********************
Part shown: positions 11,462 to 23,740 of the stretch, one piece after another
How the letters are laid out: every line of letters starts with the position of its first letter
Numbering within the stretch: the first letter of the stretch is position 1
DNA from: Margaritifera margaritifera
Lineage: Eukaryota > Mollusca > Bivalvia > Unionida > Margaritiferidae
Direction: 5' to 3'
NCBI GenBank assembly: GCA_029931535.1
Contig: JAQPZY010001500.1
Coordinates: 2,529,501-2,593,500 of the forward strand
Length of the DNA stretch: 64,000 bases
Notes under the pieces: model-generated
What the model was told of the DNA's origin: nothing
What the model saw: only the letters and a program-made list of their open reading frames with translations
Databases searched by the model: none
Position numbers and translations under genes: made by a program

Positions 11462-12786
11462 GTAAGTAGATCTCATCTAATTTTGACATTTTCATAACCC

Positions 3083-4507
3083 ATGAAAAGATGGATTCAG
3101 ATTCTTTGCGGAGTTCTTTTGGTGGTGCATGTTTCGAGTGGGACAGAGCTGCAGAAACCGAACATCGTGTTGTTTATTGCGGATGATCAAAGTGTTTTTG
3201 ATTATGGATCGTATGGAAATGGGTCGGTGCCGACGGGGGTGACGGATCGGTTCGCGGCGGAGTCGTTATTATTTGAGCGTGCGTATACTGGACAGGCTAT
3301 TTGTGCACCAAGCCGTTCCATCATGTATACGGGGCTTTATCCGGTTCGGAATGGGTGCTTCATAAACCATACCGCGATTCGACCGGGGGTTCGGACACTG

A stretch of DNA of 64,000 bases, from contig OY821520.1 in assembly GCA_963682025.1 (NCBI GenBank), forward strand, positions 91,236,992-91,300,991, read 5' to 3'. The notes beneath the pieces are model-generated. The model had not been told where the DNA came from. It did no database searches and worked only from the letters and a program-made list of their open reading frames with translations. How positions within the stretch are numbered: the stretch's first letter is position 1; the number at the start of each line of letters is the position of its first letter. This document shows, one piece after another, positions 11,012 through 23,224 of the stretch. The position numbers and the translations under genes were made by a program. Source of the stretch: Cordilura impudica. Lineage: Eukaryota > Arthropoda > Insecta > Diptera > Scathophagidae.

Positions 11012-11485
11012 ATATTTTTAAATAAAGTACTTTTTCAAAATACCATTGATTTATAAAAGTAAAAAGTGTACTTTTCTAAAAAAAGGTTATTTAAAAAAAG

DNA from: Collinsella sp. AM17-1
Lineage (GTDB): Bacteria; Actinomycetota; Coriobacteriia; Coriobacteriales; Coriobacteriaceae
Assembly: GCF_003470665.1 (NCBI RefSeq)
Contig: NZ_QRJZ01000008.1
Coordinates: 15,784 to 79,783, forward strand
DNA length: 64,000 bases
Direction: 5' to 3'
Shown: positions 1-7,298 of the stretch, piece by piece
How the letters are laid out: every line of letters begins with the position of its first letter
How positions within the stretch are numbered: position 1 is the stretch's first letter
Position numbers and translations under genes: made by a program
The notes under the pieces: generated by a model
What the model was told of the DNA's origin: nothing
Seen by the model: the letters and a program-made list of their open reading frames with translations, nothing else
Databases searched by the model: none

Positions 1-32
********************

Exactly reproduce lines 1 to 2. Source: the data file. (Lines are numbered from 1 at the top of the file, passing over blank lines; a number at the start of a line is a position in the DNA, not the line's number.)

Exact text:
Part shown: positions 11,462 to 23,740 of the stretch, one piece after another
How the letters are laid out: every line of letters starts with the position of its first letter